artist - musician - craftsman
and furniture maker
[April 18, 2021]
slowpitch softball (1968)
I wasn’t alone ... sitting patiently on the sloping hillside. My friends, Willy and Knute, were also in attendance that day, flanked on each side of me, exuding the same mutual apprehension as fans of all ages gathered at the Mickelson North Side Softball Complex, diamond number 2. It was the Summer of 1968 and we were forced to sit on the grassy knoll that day, only because the aluminum bleachers were fully occupied. Excitement was in the air ...
... and you could cut it with a knife, as we waited for the home team to take the field. We were about to become witnesses to a new sport being introduced to the Fargo community. A sport that would change and alter my life for more than 40 years.
The three of us were on the edge of our grass-stained numbed backsides, as we observed the “Air National Guard Mustangs” take the field for pregame warmups. The agra-lime infield had been meticulously raked, and the over-seeded thick outfield grass had obviously been mowed by a professional, as it had the appearance of suede on an expensive winter coat. This was a big deal, as it should have been. Life was very simple in 1968. We didn’t have much else to do. [Or look forward to for that matter.] Our ticket for today was punched. We were immensely ― and essentially ― preoccupied, as today we were witnessing history, albeit an exhibition game, appropriately called “slow pitch” softball.
I peered over at Willy as we observed the first warm-up pitch. The red-stitched, blue-dot ball was artfully lofted into the air, with at least a 10-foot arch, as we then watched it plop down a few inches behind the diamond-shaped home plate. Thud. It was a thing of beauty. The three of us were unquestionably perplexed, as we were all veterans of pee wee baseball growing up, and were used to battling a fast ball, or even an occasional curve ball. Some of us with variably limited success.
I, for one, struggled in pee wee baseball. It seemed like I either struck out, walked, or was unfortunately struck by the pitch. I don't recall ever hitting it out of the infield. Before today, my future with the red-stitched hard ball was limited. Until now. This new game of slowpitch softball was made for me. Manna from heaven.
It wasn’t until the summer of 1969, that the Fargo Slowpitch Association was established, consisting of only four teams. Fastpitch softball was still “king” as it had been for decades, and had a tendency to attract the local “athletes.” We soon discovered that if you played slowpitch, you were considered a pansy. Or a chump. But to put things in perspective, there are now at least 1,000 slowpitch teams in the state, with fewer than 30 fastpitch teams. I’m quite confident that the “athletes” eventually found another game to play. All this being said, we were pioneers, and I was proud to be one of them, even though, at the time, I was considered a chump. I got over it.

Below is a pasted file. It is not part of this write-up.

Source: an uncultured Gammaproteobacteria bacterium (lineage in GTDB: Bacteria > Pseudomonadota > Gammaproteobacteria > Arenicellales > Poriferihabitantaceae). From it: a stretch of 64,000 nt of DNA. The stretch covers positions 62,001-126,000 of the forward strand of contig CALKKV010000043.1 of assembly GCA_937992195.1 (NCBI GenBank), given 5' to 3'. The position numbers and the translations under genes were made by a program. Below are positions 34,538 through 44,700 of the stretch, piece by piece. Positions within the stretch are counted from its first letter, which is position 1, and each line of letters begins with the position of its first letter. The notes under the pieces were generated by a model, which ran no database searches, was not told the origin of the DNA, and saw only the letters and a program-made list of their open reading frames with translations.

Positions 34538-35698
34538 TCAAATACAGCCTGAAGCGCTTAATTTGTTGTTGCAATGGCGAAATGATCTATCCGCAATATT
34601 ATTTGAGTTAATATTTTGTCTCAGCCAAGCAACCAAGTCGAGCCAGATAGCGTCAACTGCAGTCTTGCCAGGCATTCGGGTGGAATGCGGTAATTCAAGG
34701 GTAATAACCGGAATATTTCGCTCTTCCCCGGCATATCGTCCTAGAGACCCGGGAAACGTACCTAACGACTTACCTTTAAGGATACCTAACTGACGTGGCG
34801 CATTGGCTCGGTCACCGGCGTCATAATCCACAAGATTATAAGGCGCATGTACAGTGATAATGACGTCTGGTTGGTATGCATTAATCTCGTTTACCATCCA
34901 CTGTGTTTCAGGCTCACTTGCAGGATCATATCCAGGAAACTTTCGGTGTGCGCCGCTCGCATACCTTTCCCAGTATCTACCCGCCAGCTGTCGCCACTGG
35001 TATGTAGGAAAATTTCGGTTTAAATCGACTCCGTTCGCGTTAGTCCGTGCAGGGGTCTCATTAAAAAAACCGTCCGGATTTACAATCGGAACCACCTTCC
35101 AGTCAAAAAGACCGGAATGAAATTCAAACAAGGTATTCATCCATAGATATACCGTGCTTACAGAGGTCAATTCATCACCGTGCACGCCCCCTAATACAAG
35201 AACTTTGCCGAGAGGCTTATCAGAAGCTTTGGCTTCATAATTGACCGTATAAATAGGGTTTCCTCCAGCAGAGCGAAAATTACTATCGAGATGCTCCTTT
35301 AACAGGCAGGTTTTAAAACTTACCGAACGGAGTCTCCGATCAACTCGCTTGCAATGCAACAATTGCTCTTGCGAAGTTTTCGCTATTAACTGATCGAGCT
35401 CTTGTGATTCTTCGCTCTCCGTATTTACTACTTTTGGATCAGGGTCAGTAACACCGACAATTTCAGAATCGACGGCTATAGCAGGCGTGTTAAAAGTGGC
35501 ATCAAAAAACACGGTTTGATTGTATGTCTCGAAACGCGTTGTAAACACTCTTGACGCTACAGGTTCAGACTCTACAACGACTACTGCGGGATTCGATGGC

Photo Credit: Library of Congress
The sponsor of one of those four teams was Wimmer's Jewelry. Brad Wimmer had a reputation for acquiring great talent, and we soon began a softball dynasty as one of the top softball teams in the state. [It would last for 17 years.] As the game of slowpitch quickly ― and exponentially ― expanded year to year, we also developed a reputation. I never considered myself to be an intimidating figure, but we, as a team, decided that we were in a position to use that tactic as a continued key to our success. We were young, wearing white spikes, colorful and snazzy uniforms, long hair, pierced ears, (me included), had blazing speed, great defense, and a team-wide menacing scowl, that we utilized with great affection against our competition. No trash talking. Just a continual stare down, with the scowl conveniently attached.
Most of us had frightening nicknames as well, that we used to our advantage ...
... were just a few. Yes, we were one of the best teams in the state, yet one of the most hated as well. We, admittedly, were a bit on the cocky side. If you need proof, look at the picture (above) after one of our many weekend tournament victories. Do you see any smiles on these faces? Only the late great Arnie (The Joker) Opp (bottom row, left end) seemed happy about winning that day. Me, (top row, second from right), seemed content in showing no emotion with the rest of my fellow hooligans. We were an enigma. Mysterious. It is what made us great.
in closing ...
... if I had the time or the space, I could spin hundreds of softball stories that occurred over a long career, so I will spare you. What I can tell you is this. I played on only two teams over a 37-year span of time:
My career ended in 2006, at the age of 53, after rotator cuff surgery.
In 2008, I was inducted into the North Dakota Softball Hall of Fame. What an honor it was!
Our state's Hall of Fame is celebrating its 64th anniversary this summer, when they induct four new players from around the state, as they have every year.
Men, women, Slowpitch and Fastpitch included. A total of 256 inductees since 1957, and I am honored and humbled to be in the company of such great talent.
Before leaving for Jamestown, ND, for the induction ceremony, I was advised by my wife to leave my scowl at home, housing it in a closet with my personalized aluminum bat and my old weathered leather glove. As I have for years, I rely on her judgement and wisdom to guide me.
See you next weekend!